So, I'm a fangirl(Note: there is no upper limit on the use of girl in this context), I make no excuses for it. I've been a fangirl most of my life. Dracula, Star Trek, Supernatural, Twilight, Marvel and DC, and beyond. Experiencing a book or movie, or television show is made a million times better by sharing the experience.
Many moons ago my American sis-in-law passed along a book her mum had passed to her. That book was Twilight. It was trickling into Ireland and no one I knew had heard of it yet, although Twilight had already well and truly taken off in the US. People who hadn’t picked up a book in years were reading again. And when they finished with Twilight, they wanted to keep reading other books. Twilight got people reading.
“But it’s just a book, right?” Okay, for a moment let’s forget the debate about the writing, the sexism, the unhealthy relationships, the baby name, the anti-climax in Breaking Dawn, and the plot holes. Oh yeah, and the seemingly mass disappointment of the new book.
To this day I couldn’t tell you about Twilight that kept me so hooked, but back then I wanted more. Fanfiction came to the rescue.
That was early days before the Twi fandom grew huge, before the movie, before Robert Pattinson and Kristen Stewart were on every magazine cover, before the drama kicked in about Breaking Dawn and Midnight Sun. However, there was already an astonishing number of Twilight fanfictions doing the rounds and already a strong indication that non-canon and alternate universe fanfictions would dominate.
Non-Canon: An idea, storyline, pairing, concept not from the original.
Alternative Universe Fanfiction: Taking the entire story and turning it on it’s head by creating a new universe or changing the characters so dramatically, they are no longer the original character.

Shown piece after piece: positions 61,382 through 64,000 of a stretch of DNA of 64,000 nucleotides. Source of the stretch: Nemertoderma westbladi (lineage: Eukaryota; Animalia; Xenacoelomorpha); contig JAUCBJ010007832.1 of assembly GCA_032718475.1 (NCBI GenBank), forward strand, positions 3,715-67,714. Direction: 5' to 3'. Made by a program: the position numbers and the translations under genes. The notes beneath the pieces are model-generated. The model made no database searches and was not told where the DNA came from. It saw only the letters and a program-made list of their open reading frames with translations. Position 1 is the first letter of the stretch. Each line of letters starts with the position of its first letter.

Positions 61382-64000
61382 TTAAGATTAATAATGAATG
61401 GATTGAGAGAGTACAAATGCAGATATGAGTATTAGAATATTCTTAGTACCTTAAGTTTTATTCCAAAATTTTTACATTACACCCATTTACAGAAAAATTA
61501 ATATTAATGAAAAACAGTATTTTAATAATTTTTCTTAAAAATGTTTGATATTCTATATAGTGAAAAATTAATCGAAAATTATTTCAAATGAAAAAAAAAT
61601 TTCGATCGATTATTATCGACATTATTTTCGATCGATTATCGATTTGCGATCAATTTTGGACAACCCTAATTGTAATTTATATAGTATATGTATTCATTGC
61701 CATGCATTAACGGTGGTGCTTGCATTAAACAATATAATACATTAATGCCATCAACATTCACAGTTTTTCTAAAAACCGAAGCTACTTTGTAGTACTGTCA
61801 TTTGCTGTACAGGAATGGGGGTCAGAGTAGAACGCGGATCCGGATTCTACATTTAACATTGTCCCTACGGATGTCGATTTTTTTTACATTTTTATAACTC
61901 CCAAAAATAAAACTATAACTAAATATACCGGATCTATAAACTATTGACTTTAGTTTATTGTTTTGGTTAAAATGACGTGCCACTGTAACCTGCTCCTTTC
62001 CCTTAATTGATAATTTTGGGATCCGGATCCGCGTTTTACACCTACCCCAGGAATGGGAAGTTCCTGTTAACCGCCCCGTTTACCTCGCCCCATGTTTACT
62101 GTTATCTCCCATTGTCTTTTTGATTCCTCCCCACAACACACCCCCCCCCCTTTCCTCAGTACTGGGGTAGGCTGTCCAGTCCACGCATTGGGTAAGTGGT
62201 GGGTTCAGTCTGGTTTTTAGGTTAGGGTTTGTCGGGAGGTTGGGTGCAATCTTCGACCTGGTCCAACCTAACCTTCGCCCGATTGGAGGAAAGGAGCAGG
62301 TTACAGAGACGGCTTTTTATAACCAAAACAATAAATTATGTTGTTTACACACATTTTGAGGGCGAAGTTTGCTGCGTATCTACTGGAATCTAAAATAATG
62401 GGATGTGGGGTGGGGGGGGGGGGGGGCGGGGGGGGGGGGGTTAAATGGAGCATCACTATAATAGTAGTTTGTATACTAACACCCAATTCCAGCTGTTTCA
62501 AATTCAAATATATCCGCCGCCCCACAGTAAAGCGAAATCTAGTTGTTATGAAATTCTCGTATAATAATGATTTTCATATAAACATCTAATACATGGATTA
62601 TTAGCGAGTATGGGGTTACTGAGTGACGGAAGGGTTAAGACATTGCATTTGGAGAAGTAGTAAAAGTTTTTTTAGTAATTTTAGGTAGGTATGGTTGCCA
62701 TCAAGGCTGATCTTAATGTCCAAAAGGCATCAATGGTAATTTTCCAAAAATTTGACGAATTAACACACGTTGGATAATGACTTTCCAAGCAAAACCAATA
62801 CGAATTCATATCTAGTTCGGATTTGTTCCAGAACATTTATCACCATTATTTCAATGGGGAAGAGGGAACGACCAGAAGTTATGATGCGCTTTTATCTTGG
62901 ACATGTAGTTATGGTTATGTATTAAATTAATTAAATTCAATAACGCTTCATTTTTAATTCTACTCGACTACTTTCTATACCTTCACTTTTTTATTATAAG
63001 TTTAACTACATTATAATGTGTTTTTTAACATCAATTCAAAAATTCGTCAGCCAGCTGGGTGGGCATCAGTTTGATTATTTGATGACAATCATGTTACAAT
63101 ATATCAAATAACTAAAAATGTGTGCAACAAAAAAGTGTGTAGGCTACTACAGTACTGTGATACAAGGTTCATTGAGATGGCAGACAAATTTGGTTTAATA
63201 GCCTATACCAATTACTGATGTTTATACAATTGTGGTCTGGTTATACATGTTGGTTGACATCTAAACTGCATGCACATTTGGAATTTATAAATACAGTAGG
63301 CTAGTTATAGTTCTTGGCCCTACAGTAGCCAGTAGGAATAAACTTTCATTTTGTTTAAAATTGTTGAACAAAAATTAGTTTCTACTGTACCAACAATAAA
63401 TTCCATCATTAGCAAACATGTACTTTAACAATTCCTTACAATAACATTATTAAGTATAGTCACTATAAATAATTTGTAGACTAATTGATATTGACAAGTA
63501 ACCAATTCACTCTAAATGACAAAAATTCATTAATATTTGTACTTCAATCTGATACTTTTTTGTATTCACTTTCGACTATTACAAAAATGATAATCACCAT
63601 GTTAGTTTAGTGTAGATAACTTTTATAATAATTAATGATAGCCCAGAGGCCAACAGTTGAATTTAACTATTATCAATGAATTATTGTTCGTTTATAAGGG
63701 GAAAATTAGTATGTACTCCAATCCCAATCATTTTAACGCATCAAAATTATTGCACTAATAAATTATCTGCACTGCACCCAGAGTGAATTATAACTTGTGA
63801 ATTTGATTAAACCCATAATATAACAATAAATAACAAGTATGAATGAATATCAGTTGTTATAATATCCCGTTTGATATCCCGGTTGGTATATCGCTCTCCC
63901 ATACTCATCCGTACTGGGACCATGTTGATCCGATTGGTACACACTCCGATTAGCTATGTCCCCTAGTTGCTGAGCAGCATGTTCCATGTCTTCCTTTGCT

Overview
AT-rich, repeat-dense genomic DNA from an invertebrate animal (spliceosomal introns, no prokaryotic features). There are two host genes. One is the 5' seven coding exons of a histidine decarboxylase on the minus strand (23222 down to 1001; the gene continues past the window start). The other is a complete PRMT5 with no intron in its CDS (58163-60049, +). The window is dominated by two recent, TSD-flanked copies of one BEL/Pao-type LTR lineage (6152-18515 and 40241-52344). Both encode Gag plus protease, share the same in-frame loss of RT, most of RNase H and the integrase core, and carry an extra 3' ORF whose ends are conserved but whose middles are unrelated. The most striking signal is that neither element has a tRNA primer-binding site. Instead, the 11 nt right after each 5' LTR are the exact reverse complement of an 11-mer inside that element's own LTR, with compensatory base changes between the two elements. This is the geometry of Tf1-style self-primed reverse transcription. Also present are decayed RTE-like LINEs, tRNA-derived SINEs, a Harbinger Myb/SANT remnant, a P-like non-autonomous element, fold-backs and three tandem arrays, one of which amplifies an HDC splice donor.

I came across Wide Awake. An all human story about an emotional scared Bella and Edward, straining under the weight of their traumatic past. The story was posted chapter by chapter and it was in the comments section, while discussing the story, that I met readers who would become my fandom friends and later, real life friends.
We got together on a closed website/social group. We chatted about the hottest fanfictions(a number of which have gone on to become published novels), we made recommendations, shared fan art, laughed, cried, laughed some more, and raised money for fandom sponsored charities. Over time, the profile pictures and fandom names became real names with real faces and real life stories. Twilight brought friends together.
Others in the group were writing fanfictions of their own. Some hadn’t written anything in years and some were new to creative writing. Twilight got us writing.
As for me, I was going through a significant dry spell. For a number of reasons, I’d lost my confidence, I’d lost my passion for writing. Shades of Atlantis was trunked(put away) and I’d given up on the idea of ever publishing. After a while, I began to feel the bug to write. Fanfiction seemed a safe way to dip my toe back in the water and stretch my writing muscles again. I posted anonymously at first and didn’t even tell my fandom friends. After some initial positive feedback, I told the group what I was up to. One of the ladies graciously stepped forward at great time expense and I’m sure a trial on her patience to edit my chapters before I posted them. Some of the other group members helped with later writing. In fact, all of my work since then has benefitted from the eyes and notes of people I met through the Twilight fandom.
This was common in the Twilight fanfiction community. Writers would often have anything up to three, four, or sometimes more beta readers or editors. Others set up websites offering grammar help and writing workshops. WC(word challenge) was common place, with writers from all corners of the world getting together on social media chat groups to write, critique, and encourage each other. The expectation of quality increased. Twilight made us better writers.
To say nothing of those who created cover art or artwork for the stories, created video trailers, ran competitions, blogged, promoted, and reviewed. Some of whom have gone on to work in publishing. It wasn’t all about the stories either. It was about the people, people from every walk of life, every income bracket, every age bracket and education level, and all over the world. There were swapshops, Christmas gift exchanges, women’s issues awareness, charity drives … Twilight inspired us to get creative.